From the Library of Congress, featuring our CEO and President of the Board Rev. Dr. Joanne Braxton: "At the Crossroads of Health and Spirituality."
"The 'Tree of Life' project examines the ways in which people of African descent create pathways to achieve resiliency and sustain health through their responses to the legacies and impacts of slavery and structural inequality. Scholars suggest that spirituality emerges as a protective factor for physical and social well-being (Chao 2010; Crowther, et. al. 2004). What can be learned from the legacies and traditions of African American communities as sources of survival and healing for body, mind and spirit? What particular challenges do African American civic and religious leaders face in the pursuit of health for their communities and themselves? How might answers to these questions shape clinical practice and the future training of physicians, ministers, and spiritual activists? I offer three case studies that utilize unique documents at the Library of Congress to help answer these questions."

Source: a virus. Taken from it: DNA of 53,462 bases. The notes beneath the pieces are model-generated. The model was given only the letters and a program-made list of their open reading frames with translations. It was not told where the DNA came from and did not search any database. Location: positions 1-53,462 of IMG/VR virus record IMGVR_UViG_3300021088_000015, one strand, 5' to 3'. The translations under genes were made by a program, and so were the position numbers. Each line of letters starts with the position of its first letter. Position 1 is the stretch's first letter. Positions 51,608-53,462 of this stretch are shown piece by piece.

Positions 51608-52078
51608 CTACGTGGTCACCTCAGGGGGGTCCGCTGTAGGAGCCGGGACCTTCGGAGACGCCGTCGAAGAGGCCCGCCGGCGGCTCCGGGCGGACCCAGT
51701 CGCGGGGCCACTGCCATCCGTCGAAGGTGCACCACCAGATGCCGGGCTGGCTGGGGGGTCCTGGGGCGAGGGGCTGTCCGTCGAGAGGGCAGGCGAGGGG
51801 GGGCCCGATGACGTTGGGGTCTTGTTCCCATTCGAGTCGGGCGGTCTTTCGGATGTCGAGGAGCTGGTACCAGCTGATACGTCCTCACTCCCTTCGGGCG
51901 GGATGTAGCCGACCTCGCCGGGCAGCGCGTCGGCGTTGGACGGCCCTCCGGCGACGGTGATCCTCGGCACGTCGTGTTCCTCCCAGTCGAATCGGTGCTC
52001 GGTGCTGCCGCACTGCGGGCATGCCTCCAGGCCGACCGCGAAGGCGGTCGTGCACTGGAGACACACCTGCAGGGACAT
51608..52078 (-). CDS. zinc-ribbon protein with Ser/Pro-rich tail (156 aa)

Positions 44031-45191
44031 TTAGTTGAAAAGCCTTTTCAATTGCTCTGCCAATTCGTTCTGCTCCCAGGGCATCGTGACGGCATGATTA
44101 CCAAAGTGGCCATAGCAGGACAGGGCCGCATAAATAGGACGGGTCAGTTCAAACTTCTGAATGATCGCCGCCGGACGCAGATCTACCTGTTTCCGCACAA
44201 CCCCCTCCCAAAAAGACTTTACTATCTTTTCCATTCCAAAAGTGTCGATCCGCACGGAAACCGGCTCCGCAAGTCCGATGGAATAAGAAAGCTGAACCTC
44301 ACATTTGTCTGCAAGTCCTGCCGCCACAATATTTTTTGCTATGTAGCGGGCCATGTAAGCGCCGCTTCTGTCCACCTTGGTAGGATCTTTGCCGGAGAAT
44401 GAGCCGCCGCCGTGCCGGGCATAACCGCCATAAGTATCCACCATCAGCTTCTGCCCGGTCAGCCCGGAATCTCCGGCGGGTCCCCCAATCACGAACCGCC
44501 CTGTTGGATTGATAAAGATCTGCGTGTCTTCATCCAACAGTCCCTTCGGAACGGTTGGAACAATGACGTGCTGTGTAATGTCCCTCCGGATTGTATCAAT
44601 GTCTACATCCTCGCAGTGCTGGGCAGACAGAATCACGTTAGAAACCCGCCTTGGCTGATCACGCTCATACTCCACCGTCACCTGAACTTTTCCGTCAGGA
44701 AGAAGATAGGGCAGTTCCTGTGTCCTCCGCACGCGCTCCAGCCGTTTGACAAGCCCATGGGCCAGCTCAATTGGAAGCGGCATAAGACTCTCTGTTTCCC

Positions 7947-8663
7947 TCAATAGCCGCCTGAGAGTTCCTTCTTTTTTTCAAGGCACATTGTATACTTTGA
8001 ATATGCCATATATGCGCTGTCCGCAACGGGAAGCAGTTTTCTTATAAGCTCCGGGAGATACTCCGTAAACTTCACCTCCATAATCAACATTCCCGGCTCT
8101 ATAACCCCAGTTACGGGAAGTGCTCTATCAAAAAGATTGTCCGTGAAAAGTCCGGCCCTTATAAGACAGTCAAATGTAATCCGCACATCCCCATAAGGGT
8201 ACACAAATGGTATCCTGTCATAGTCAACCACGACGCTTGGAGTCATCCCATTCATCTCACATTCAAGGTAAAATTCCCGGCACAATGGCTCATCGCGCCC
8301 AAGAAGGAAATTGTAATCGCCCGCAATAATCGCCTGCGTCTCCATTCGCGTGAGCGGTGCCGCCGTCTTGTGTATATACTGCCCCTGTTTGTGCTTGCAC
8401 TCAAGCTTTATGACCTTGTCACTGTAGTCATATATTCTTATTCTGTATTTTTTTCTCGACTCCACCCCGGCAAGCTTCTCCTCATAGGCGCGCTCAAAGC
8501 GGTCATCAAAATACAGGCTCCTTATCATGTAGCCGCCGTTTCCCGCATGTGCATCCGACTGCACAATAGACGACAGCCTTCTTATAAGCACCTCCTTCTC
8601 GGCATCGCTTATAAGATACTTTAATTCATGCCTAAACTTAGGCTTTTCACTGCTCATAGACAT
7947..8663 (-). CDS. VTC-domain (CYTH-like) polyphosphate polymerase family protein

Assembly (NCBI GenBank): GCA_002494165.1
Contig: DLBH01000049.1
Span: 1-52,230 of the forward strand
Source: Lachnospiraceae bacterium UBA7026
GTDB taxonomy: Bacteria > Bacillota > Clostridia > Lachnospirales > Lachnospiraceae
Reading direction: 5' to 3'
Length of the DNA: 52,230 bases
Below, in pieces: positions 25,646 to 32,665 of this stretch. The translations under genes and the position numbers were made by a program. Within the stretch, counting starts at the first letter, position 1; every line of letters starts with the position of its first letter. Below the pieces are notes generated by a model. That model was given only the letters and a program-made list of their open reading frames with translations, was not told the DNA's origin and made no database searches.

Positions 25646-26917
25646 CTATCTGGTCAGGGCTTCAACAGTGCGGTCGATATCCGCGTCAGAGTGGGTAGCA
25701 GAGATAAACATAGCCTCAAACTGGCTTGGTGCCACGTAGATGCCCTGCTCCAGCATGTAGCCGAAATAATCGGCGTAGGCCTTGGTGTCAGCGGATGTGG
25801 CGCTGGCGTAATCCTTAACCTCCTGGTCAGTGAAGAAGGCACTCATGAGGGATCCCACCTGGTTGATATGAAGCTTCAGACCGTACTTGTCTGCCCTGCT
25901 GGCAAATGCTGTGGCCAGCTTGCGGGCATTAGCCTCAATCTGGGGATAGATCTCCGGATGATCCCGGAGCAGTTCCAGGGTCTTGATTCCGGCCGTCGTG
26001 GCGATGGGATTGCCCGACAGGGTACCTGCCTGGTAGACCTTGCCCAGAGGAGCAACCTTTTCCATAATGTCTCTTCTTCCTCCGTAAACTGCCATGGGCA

From Colorlines, featuring attorney and Braxton Institute Board Member at-large, Richael Faithful: "Meet Richael Faithful, a Queer Black 'Street Shaman.'"
“I was seeking a spiritual cleansing, but I didn’t know that that was what I needed,” says Heidi Williamson, a black social justice activist who recently saw Faithful for a session. “The talk therapy alone was not working. The exercise, diet, meditation alone was not getting it either. I needed something else.” Faithful says this is a common thread among the people who seek out her services: “Sometimes I’m the person that folks seek out last because they’ve tried everything else.”